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Stop Fawning Over Staged Military Reunions

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It feels good. But it's empty.

Jasen Vinlove-USA TODAY Sports

I'm just going to drop the quote, because Tom Ley hit it all and you should read this  in its entirety:

It makes sense that an NFL team would go out of its way to do something special for a member of one of the most powerful families in America instead of, say, a local grunt who’d served in a combat zone, because these reunions really aren’t orchestrated and televised for the benefit of the soldiers and families involved. They are done because cozying up to the military is a good way for the NFL to market itself as a noble civic endeavor while making some extra money, and because the American football-loving public loves a chance to share in a bit of un-earned catharsis—watching two smiling, photogenic soldiers embrace in relief is a great way to forget about all the bodies that have piled up. If a given reunion happens to basically be a viral political ad—and given that Candace Ruocco Valentine is not only the member of two connected families and a former White House intern but the holder of both a JD and a doctorate in public policy analysis, one suspects that this moment may be shared on some campaign page of her own before too long—it’s hard to be too put out. That is, after all, what they all are.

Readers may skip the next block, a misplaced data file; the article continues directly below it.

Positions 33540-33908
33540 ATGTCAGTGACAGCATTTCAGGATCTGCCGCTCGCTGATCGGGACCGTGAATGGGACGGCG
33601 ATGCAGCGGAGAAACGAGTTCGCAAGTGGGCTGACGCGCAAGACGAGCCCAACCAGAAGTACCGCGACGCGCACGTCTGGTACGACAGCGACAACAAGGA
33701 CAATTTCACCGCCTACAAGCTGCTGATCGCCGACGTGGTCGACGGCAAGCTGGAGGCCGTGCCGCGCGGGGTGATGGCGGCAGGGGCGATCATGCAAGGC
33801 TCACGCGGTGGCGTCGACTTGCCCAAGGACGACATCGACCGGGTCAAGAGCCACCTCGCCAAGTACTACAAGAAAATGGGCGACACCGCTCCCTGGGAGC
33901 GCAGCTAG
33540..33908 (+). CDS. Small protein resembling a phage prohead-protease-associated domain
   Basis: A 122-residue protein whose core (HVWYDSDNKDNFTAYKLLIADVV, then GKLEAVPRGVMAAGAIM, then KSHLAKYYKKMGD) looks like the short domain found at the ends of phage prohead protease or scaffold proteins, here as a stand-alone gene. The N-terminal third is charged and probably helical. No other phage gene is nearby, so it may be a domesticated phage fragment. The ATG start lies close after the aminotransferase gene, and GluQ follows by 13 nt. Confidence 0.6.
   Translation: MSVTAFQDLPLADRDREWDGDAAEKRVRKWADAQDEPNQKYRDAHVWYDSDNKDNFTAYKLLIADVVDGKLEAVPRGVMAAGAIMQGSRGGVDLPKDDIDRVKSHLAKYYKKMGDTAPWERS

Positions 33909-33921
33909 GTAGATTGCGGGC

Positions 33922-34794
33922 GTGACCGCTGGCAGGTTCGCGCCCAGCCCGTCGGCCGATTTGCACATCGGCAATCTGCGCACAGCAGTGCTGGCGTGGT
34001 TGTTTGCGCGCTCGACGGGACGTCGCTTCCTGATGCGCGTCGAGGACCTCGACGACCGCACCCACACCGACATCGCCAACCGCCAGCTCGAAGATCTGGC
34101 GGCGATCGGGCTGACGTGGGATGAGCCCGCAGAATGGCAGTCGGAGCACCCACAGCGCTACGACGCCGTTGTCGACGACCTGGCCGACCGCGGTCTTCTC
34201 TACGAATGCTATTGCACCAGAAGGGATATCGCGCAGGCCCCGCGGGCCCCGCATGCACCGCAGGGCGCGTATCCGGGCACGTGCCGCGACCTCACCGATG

The NFL put a magnet on its bumper to show it "supports the troops." This is as empty as PR efforts can be. It's exploitative.

Just stop.